Have you ever cried at a wedding? Did you get a little misty-eyed at your child’s first birthday party, or while watching your teenager drive off to college on their own for the first time?
These are all happy occasions, and you might argue that the tears falling are “happy tears.”
However, it’s not uncommon to feel a tinge of sadness sometimes, even during the happiest of occasions. There’s nothing wrong with that. But, it’s important to understand why, so you don’t try to hide your emotions.
Why do happy occasions sometimes stir up feelings of sadness?
The Past Is Irretrievable
Things like watching your child grow up, wishing a loved one who has passed on could be at a special event, or even selling your home can cause you to feel a little sad. You can’t go back and change the past. You can’t collect things from it to bring with you in the future.
So, when a happy event is occurring, it’s normal to start thinking about the past and how it brought you to this place. No matter how excited you are to be experiencing the present, it can sometimes be bittersweet when you think about where you came from and everything you’ve been through to get to this point.
You Can Be Too Hard on Yourself
Have you ever felt a little sad while celebrating the accomplishments of someone else?
Maybe a co-worker got a promotion. Maybe a close friend is getting married or having a baby. You might even scroll through Facebook and see pictures of everyone’s special events, and feel a little down even though you hit the “like” button.
Feeling sad while congratulating others on their accomplishments doesn’t make you selfish or jealous. Instead, these things might cause you to doubt yourself. You might even feel “cheated,” knowing you haven’t gotten to experience the things others have.
Those feelings don’t mean you aren’t happy for others. However, if you’re already struggling with self-compassion, those kinds of celebrations can make things worse.
Time Is Fleeting
Some of the happiest occasions in life are also milestones. Things like graduations, weddings, birthday parties, and retirement parties are all reasons to celebrate. They are some of the biggest moments you can go through in life. Whether others are celebrating your milestones or you’re there for someone else’s special occasion, there can sometimes be a tinge of sadness that comes with such things.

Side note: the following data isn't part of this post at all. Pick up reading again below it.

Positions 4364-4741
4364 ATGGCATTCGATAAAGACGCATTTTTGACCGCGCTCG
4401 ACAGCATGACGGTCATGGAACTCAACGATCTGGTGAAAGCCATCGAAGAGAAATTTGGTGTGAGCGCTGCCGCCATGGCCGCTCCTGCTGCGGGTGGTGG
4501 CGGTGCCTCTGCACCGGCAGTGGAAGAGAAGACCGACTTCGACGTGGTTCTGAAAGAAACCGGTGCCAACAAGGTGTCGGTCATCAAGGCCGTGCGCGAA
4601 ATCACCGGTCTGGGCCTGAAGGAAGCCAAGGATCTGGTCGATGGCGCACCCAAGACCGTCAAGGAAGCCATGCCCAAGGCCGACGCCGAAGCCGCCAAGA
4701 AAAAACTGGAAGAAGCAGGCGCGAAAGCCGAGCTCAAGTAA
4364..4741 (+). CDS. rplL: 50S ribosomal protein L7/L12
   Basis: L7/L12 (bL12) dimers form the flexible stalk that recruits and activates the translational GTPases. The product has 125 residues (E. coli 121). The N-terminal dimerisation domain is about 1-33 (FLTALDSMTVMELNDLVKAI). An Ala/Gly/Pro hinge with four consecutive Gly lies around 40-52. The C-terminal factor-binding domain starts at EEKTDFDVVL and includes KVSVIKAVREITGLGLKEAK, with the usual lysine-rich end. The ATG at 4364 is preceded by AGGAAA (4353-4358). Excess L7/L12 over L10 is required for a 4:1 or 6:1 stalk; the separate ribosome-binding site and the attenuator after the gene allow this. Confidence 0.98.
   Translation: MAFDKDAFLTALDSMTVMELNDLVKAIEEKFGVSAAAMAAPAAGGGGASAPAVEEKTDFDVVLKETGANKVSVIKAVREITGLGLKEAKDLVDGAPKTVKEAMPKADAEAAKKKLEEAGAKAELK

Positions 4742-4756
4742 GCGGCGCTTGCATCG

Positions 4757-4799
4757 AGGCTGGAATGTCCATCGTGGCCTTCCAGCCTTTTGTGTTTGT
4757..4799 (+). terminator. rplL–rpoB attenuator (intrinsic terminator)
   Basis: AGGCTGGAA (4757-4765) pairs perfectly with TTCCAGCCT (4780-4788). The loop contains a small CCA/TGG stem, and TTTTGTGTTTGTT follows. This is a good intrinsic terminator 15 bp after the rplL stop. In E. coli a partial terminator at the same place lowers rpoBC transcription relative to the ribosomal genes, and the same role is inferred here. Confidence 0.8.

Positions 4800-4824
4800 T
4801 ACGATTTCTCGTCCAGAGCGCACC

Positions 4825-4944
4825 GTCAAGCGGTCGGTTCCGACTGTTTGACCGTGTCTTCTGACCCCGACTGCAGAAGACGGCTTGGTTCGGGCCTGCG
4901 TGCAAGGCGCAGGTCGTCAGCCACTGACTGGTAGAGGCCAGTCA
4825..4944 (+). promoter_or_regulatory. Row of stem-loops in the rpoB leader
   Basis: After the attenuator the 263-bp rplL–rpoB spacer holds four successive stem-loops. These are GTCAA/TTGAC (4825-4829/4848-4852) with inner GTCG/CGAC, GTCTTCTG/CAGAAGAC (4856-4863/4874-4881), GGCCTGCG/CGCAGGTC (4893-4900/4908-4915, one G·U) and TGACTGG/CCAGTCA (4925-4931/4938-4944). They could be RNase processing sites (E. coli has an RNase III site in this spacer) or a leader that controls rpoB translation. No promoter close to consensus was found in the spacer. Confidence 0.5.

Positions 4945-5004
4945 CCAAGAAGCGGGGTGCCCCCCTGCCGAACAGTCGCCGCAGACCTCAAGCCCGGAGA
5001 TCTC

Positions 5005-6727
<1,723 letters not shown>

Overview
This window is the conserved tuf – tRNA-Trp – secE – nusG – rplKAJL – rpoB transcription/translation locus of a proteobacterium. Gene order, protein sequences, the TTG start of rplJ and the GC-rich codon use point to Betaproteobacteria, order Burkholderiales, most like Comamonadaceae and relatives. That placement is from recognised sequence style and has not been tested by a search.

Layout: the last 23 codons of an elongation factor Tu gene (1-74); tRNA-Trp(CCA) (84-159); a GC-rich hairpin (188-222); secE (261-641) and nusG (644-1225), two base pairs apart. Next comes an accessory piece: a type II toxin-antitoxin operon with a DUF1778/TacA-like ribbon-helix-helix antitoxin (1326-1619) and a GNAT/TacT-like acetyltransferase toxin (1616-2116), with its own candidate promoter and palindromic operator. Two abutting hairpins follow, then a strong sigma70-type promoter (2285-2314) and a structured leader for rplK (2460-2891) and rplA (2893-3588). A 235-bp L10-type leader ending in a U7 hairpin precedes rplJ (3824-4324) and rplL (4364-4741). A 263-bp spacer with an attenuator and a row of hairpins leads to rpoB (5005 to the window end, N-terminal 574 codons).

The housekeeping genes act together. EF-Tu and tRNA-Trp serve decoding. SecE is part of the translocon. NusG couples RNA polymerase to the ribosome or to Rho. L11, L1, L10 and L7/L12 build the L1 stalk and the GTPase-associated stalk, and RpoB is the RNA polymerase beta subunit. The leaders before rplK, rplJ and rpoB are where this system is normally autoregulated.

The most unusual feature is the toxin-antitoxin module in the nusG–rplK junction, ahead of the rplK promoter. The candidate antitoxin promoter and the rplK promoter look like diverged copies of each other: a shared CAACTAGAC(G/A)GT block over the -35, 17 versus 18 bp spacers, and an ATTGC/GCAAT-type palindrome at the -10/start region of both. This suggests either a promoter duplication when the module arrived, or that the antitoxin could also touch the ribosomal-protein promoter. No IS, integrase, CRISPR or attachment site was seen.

That’s because these milestones serve as little reminders that time is fleeting. Everyone is getting older, and things change with time. You can’t control it. You can’t stop it. Most importantly, you can’t go backward or try to capture things you wish you could have held onto.
Understanding that time is fleeting can make you more aware of your own mortality. Or, it might make you concerned about the mortality of others, like aging parents or friends. While it usually doesn’t take away from the celebration, it can cause sadness—especially when you have time to think about it after the occasion.
It’s okay to feel sad sometimes, even on the happiest of occasions. It’s part of your humanity. What’s important is that you don’t dwell on that sadness. Life moves forward and things change. Sometimes, that’s easier to handle than others. Do what you can to stay focused on the celebratory moments, but understand that it’s okay for them to feel a little bittersweet.
If you can’t seem to let go of that sadness, there might be something deeper causing your emotions to feel so heavy. Don’t hesitate to reach out for help if you would like to learn more about depression therapy.